Without reservoirs south of Lake O, many doubted whether CERP would work. Then, in 2008, Gov. Charlie Crist announced a massive deal: The state would buy U.S. Sugar out — land, facilities, everything — for $1.8 billion, fair market value at the time. That would give the state a patchwork of 187,000 acres in the EAA.
Environmentalists were jubilant. "We were thinking that was it!" Davis remembers. Even U.S. Sugar officials described the deal as a win-win-win: for the state, for the environment, and for U.S. Sugar shareholders and employees.
But that fall, Wall Street collapsed. A massive recession hit. The bottom fell out of the state's budget. In the end, the deal was slashed to 26,800 acres for $197 million.
"That was a big blow for us when we lost that deal in 2008," fishing guide Conner laments.
U.S. Sugar stayed in business. The key reservoir was never built. Still, all was not lost: The state hoped it might be able to come up with money after the economy recovered and retained options to buy various sections of land at later dates. Deadlines were set.
But Gov. Rick Scott has had other ideas.
When Governor Scott ran for office in 2010, it was on a platform of pro-business deregulation. Once in office, he put the fox in charge of the chicken coop.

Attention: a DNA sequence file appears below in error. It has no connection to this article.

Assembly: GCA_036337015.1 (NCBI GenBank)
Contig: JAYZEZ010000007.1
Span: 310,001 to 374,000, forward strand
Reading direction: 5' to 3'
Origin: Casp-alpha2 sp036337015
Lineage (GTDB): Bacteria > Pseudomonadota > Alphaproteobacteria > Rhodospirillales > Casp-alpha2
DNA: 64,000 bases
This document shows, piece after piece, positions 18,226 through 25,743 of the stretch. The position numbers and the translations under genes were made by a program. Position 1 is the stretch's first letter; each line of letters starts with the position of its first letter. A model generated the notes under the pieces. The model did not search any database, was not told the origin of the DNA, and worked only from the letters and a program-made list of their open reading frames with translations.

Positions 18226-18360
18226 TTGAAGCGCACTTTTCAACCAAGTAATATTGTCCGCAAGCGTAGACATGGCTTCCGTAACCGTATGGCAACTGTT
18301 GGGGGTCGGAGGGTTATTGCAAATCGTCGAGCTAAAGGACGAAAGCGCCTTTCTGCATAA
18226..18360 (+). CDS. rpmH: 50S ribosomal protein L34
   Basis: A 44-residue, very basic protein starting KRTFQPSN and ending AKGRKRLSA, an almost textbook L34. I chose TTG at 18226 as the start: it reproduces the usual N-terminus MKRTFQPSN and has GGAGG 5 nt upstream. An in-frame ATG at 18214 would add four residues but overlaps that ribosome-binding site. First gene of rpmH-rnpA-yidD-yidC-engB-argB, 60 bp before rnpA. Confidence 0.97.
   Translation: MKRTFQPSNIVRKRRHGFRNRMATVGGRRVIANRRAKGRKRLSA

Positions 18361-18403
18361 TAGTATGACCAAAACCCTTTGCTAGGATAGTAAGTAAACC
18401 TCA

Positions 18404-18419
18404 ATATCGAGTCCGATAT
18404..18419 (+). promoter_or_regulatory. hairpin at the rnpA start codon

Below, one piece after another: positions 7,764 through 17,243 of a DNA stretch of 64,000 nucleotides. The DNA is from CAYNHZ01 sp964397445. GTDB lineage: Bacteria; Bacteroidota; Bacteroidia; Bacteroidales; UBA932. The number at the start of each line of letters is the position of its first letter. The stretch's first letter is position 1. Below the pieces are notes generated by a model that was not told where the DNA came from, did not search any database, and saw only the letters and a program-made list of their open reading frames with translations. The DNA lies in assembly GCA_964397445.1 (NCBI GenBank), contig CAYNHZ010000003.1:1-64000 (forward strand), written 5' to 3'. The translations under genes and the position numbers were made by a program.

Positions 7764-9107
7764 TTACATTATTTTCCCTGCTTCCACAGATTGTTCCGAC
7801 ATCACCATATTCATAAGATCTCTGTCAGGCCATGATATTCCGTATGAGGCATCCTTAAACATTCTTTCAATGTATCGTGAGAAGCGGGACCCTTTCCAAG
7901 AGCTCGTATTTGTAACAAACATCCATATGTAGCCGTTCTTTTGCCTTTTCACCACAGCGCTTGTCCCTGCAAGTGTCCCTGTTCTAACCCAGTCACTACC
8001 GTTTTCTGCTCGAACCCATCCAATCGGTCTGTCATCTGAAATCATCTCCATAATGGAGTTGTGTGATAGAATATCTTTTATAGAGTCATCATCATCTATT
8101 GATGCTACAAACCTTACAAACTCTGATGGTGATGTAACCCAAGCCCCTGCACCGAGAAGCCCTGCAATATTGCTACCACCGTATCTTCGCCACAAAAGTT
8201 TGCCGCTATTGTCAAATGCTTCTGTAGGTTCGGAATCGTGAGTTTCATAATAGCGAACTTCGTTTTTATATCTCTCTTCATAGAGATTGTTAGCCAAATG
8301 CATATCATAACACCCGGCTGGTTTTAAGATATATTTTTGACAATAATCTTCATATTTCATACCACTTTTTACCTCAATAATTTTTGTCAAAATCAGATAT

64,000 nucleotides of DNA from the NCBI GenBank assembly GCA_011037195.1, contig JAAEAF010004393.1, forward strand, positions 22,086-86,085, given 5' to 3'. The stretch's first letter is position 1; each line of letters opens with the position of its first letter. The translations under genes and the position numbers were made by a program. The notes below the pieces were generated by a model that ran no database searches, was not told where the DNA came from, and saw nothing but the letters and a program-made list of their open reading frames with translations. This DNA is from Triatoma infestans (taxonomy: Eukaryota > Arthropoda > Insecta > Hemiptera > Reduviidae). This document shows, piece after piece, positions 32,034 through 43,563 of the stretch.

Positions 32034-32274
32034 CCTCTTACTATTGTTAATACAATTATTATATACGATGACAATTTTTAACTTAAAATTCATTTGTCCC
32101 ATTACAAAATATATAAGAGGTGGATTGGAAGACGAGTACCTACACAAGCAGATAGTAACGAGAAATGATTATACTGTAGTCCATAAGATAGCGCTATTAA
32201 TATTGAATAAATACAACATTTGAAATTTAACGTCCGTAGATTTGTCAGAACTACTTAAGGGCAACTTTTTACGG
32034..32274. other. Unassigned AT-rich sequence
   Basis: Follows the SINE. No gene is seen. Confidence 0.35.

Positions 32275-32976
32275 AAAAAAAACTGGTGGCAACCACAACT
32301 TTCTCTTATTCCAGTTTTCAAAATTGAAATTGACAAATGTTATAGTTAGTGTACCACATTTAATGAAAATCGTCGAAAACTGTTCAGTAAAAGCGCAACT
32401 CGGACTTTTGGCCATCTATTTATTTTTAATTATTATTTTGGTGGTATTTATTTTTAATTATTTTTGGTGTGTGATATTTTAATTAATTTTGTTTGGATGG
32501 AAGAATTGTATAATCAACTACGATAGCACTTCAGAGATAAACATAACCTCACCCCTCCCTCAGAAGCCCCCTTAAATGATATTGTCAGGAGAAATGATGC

Immediately, Scott replaced members of the South Florida Water Management District (SFWMD), which determines the state's Everglades policy, with his own picks: agriculture executives, attorneys, real-estate execs, and civil engineers. After attending a secretive, off-the-books, all-expenses-paid hunting trip to King Ranch, a Texas hunting lodge run by U.S. Sugar, Scott appointed Mitchel A. "Mitch" Hutchcraft, who manages King Ranch's Florida agriculture interests, to a seat on the SFWMD board.
That wasn't all. Scott banned the phrase "climate change" in state offices. He appointed a shipping executive to be secretary of the Department of Environmental Protection. When a DEP wetlands expert refused to approve a permit she said violated the law, she was suspended (though later vindicated). Scott also nixed a statewide septic tank inspection program in 2012; four years later, massive fish kills related to septic tank leakage filled bays near Melbourne with so many dead fish it looked possible to walk across their ballooned bodies. Enforcement of DEP